by Wilfreed Okiche
Toni Kan is perhaps best known for his creative writing career which kicked off effectively in the iconic Hints magazine and spawned a top selling short story collection, Nights of the Creaking Bed among other titles.
But not many know about Toni Kan the business man. His Radi8 outfit which he runs with partner, Peju Akande is a PR/Advertising, design and events firm with a clientele list that would make any competitor green with envy. Some months back, he ventured into the world of online publishing with Sabinews.com and is quietly but purposefully treading the murky waters involved.
He spoke with us about this new venture, as well as the many opportunities available for the hardworking writer today. Enjoy excerpts from the conversation:
With sabinews.com, you recently ventured into online publishing. Is the internet where it’s at now?
I have an integrated media company; a PR component, an advertising component and a design component. For the past 4-5 years I have been teaching writing, training companies on how to use social media both for PR and information dissemination and I was always having this discussion on the growth of online media and the gaps therein so I decided to put my money where my mouth is and do something to fill those gaps. We did some research and I didn’t see a culture of Nigerians visiting websites outside the big news cycles, people just followed whatever news item is trending. We wanted to create a community where people come to the website every day for different reasons. Today it may be for politics, tomorrow for romance, next tomorrow for something totally different. We did a survey and asked people to name the top journalists working presently and people could not even recall the award winning investigative journalists but they knew people like Dele Momodu or Simon Kolawole because they have their own columns on national dailies. So we felt we should publish an online magazine that promotes columns, analyses and insight over core reportage.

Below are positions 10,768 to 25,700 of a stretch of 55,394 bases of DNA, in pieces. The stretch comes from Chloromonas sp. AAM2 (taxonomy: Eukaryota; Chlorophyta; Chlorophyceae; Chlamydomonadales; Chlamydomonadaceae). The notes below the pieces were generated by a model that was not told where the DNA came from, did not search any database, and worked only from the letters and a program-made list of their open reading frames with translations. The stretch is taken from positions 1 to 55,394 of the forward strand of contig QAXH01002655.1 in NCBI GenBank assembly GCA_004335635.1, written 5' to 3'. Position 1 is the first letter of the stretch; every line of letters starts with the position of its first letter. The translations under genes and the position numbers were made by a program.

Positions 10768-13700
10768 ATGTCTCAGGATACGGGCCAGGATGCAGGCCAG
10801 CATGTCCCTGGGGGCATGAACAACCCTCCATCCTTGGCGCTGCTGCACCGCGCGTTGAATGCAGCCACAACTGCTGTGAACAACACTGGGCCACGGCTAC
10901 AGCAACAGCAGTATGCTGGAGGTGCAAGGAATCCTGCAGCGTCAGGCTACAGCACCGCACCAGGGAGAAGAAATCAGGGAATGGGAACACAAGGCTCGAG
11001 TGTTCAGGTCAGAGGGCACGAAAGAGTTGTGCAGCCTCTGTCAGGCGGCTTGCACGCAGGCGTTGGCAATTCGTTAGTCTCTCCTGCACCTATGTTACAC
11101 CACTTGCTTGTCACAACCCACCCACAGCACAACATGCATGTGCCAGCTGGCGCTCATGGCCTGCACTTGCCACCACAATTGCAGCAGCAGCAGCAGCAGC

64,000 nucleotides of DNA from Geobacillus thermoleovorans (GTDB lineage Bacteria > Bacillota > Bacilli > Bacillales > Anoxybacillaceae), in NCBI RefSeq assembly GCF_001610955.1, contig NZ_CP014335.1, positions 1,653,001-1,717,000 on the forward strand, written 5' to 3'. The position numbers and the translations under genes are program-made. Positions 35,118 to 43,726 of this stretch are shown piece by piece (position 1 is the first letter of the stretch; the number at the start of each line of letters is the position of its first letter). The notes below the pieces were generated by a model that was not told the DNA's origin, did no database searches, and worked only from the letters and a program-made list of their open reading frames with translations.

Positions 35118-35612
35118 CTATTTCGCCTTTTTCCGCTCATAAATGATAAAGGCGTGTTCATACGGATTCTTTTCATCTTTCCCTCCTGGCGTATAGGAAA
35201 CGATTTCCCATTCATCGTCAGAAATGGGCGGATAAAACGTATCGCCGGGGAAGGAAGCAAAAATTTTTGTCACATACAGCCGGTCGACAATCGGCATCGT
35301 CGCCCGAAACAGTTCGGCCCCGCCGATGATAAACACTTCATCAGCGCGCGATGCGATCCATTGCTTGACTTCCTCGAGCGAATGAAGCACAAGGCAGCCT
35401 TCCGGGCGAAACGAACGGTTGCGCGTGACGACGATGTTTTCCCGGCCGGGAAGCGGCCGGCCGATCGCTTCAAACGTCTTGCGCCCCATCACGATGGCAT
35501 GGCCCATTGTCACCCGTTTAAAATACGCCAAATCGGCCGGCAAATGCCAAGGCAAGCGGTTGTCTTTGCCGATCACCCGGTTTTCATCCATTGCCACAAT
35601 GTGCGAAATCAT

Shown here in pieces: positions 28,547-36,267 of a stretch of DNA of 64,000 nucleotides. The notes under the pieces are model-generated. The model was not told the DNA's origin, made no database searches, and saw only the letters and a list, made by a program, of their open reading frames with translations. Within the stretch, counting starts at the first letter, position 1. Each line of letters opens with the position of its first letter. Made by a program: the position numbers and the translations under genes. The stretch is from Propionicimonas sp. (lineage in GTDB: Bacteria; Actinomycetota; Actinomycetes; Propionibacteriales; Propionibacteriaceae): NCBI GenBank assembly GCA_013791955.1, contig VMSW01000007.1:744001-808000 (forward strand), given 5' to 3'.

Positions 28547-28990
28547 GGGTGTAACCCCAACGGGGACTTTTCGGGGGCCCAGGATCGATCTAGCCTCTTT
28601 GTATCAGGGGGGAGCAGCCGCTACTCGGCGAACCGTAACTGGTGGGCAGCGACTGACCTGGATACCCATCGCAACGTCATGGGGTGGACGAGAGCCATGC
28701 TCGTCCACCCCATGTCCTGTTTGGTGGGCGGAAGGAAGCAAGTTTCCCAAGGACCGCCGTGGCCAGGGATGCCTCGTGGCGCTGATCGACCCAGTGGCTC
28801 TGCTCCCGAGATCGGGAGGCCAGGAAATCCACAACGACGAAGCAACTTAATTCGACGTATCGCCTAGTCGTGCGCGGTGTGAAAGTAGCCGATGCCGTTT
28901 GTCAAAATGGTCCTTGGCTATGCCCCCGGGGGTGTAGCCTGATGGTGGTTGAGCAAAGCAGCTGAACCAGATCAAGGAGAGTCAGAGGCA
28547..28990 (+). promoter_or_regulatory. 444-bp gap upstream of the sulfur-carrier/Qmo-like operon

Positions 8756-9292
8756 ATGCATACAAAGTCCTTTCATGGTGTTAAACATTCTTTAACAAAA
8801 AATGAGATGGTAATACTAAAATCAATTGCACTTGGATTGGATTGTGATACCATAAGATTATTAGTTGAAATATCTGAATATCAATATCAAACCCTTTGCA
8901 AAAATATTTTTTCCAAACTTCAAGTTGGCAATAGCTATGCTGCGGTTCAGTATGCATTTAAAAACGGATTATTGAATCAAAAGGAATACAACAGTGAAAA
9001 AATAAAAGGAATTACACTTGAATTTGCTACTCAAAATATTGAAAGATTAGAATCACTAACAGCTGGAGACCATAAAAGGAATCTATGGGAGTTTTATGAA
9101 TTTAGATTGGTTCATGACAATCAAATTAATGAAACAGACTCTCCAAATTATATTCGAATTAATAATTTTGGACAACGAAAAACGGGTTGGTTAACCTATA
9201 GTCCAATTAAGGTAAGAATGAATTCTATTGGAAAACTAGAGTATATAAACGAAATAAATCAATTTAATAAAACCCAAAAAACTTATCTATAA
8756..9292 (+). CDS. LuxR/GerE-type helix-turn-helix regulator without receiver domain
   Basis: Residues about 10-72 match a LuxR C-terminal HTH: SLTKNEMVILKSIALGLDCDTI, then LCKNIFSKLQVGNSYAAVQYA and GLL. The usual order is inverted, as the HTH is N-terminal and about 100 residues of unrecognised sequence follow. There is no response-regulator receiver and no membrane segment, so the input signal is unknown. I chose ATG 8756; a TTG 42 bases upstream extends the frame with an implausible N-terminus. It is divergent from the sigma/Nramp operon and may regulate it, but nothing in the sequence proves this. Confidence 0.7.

How do you arrive at that balance or scheduling where you get readers to commit to Sabinews.com everyday but for different reasons?
One of the biggest compliments I have received is when someone commented that all the crazy women write for Sabinews.com. I thought so because we are just 4 months old and it means that people are getting what we are trying to build. Our columnists; Joy Isi Bewaji, Ruona Agbroko Meyer, Pearl Osibu among others, are published on a different day and they all have different writing styles. We noticed that if we do not put out say Joy’s stories on Wednesday, her archives become the most read for that day so people are responding to our style. People come on Monday and Tuesday for the hard stuff and by Wednesday the tone starts to change to lighter topics
What has been the response business wise? Any income coming in yet?